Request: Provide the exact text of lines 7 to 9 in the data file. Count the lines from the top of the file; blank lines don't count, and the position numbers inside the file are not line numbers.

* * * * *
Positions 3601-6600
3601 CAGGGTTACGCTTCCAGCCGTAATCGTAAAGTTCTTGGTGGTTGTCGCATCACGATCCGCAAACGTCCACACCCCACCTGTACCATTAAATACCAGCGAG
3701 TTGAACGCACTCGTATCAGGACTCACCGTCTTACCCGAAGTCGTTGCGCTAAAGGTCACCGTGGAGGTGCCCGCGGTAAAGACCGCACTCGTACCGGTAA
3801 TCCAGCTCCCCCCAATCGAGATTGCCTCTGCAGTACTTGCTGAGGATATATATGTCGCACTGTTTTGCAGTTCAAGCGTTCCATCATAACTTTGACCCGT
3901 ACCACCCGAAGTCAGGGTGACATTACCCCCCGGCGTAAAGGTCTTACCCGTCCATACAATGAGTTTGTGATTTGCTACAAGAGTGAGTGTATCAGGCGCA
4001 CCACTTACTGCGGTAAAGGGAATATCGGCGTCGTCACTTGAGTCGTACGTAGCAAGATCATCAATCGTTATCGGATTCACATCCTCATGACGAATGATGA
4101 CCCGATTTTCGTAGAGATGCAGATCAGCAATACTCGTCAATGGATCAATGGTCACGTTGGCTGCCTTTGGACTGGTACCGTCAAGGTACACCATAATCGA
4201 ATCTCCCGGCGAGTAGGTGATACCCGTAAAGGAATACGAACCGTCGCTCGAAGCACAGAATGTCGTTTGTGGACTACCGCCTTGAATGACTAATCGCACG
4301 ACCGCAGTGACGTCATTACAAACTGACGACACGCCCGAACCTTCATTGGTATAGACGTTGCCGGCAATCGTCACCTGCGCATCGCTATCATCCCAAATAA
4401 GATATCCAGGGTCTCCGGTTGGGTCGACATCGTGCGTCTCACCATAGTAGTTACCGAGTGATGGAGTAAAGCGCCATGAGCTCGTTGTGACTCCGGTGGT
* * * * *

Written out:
4101 CCCGATTTTCGTAGAGATGCAGATCAGCAATACTCGTCAATGGATCAATGGTCACGTTGGCTGCCTTTGGACTGGTACCGTCAAGGTACACCATAATCGA
4201 ATCTCCCGGCGAGTAGGTGATACCCGTAAAGGAATACGAACCGTCGCTCGAAGCACAGAATGTCGTTTGTGGACTACCGCCTTGAATGACTAATCGCACG
4301 ACCGCAGTGACGTCATTACAAACTGACGACACGCCCGAACCTTCATTGGTATAGACGTTGCCGGCAATCGTCACCTGCGCATCGCTATCATCCCAAATAA